widely differing scenarios.

slide24

Example Study

Comparative assessment of two potential candidates

for a cannon system for light armoured vehicles.

slide26

ORIGINAL STUDY PLAN

Input data

Engagement Model (developed for this study)

Combat model (existing)

3 Scenarios

slide27

REVIEW OF PROVIDED DATA

1. When multiple hits are likely, SSKP may not be appropriate.

2. Lethality figures give no azimuth dependency.

3. No information on range dependency.

4. Data required for wider range of target types.

Lethality models re-run, in concert with Engagement model.

slide28

REVIEW OF EXISTING COMBAT MODEL

1. Tends to choose tanks as preferred target type.

2. All targets are land vehicles.

3. Terrain in all 3 scenarios tends to give long engagement ranges.

4. No variations in met-vis or day/night > long ranges

5. Same Blue positions for both System A and System B.

6. Units are static when firing.

slide30

THE ALTERNATIVE APPROACH

1. Use a range of methods, including Military Judgement, to derive intermediate data and distributions reflecting a wide range of scenarios.

  • relative frequencies of target types engaged
  • engagement range distributions
  • azimuth distributions
  • probability of kill per burst - function of range and target type
slide31

THE ALTERNATIVE APPROACH

1. Use a range of methods, including Military Judgement, to derive intermediate data and distributions reflecting a wide range of scenarios.

2. Develop a simple tool to calculate specific Measures of Effectiveness from the input data and distributions.

MoE 1: Military Worth of kills per burst

MoE 2: Military Worth of kills per ammunition load

slide32

THE ALTERNATIVE APPROACH

1. Use a range of methods, including Military Judgement, to derive intermediate data and distributions reflecting a wide range of scenarios.

2. Develop a simple tool to calculate specific Measures of Effectiveness from the input data and distributions.

  • quick to develop
  • quick to run
  • facilitates review and scrutiny of data
  • stores data and maintains audit trails
slide33

THE ALTERNATIVE APPROACH

1. Use a range of methods, including Military Judgement, to derive intermediate data and distributions reflecting a wide range of scenarios.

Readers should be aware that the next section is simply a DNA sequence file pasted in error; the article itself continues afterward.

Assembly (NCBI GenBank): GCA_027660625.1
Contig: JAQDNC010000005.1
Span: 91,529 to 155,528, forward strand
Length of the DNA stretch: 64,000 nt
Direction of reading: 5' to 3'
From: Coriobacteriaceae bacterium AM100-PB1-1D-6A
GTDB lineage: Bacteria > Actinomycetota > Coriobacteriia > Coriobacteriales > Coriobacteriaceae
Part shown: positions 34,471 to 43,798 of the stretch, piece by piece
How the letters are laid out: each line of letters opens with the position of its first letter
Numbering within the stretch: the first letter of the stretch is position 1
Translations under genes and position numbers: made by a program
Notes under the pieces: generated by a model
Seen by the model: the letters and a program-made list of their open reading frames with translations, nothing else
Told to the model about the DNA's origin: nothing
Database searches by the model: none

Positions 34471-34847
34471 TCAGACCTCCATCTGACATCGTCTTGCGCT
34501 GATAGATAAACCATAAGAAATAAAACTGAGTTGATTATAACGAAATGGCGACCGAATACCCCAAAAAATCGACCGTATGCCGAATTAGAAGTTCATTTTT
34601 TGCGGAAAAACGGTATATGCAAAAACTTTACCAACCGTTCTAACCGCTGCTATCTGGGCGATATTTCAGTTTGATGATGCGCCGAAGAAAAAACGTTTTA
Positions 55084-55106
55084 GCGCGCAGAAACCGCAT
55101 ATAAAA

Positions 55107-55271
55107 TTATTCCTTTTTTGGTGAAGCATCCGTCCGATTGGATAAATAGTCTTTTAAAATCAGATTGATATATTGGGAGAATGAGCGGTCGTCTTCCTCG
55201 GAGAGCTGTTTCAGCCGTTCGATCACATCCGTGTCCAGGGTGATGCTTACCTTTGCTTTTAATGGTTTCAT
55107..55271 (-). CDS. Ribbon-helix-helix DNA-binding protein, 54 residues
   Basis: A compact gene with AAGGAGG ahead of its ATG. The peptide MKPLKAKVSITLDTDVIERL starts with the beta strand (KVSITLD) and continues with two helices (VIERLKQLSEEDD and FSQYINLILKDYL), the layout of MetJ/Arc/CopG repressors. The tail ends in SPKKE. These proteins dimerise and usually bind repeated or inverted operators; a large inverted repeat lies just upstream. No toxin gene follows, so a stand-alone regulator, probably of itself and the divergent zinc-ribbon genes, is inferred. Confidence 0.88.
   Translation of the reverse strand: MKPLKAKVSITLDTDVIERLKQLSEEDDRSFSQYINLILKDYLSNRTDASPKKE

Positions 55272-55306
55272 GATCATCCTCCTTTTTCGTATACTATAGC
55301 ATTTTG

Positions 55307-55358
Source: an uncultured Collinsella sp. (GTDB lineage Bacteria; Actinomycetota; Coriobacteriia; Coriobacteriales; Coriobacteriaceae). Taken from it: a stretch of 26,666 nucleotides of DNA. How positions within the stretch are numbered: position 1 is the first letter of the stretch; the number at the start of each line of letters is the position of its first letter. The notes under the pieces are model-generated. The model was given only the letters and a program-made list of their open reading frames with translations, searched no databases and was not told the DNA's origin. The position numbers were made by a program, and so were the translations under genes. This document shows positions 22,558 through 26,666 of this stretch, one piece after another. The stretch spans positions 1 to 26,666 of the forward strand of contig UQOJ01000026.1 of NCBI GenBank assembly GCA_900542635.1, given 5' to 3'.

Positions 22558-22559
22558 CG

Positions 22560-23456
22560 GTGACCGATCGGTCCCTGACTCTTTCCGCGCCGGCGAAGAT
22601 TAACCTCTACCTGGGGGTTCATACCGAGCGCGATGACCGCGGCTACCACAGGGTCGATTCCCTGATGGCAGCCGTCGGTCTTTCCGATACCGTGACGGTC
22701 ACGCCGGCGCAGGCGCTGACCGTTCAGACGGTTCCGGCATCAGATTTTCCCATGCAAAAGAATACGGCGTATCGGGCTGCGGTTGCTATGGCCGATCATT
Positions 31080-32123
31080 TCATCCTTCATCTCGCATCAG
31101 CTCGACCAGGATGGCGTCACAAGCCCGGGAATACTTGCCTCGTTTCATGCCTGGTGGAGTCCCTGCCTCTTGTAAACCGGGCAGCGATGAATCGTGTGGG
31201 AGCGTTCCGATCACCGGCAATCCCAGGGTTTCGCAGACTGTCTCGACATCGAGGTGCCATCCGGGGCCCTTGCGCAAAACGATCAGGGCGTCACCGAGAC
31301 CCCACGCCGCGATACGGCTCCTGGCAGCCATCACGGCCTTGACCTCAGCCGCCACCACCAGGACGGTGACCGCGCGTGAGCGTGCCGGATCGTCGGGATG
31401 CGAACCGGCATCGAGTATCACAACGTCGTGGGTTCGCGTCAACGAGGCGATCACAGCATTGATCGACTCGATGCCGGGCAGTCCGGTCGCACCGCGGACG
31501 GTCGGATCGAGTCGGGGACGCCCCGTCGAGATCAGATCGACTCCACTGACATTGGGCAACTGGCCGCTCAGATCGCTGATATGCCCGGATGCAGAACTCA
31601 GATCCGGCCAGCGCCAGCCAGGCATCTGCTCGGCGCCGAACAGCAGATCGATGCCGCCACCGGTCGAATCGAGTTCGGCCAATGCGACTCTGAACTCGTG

2. Develop a simple tool to calculate specific Measures of Effectiveness from the input data and distributions.

  • permit results to be adjusted by Military Judgement
    • to account for factors not addressed by calculations

- the value of the ability to fire on the move

- the value of the greater manoeuvrability afforded

by the lighter system

slide40

SUMMARY AND CONCLUSIONS

Appropriate methods of addressing scenario dependencies are

essential to ensure study conclusions are valid.

1. ALL DATA should be regarded as being scenario-dependent.

It is very useful to have an analyst in every team with

special responsibility for addressing this problem.

2. Using combat models to compare performance of systems

can be hazardous.

Consider using a range of methods to generate

intermediate results which are open to scrutiny

and to sensitivity studies.

slide42

Framework

Title

Model results

Feedback

Alternative approach

Contents

Rule 2

Data screen 1

Study levels

Results screen

Scen Pars

Study purpose

Conclusions

Histogram

Rule 1

Graph

Highlight top-level

Rule 3

Highlight all

Further Dev’t

TarDes pic

Example study

Data

Leth’y depends

Current issues

Original plan

MutliDisciplinary

Data review

Management Soln

Responsibilities

Model review

slide43

Further Development of the CST Tool

1. Development of proper library of routines

2. Improved statistical routines for increase in speed

3. Automated methods for parametric studies

4. Use of EDMS technologies to manage and access study reports

slide44

CURRENT ISSUES / PROBLEMS WITH CST-01

1. It is not clear how best to address the problem of

firing multiple bursts at a target, depending upon

whether it is perceived to be killed.

2. It is not clear whether (and how) costs (or numbers of units)

should be included, or handled separately.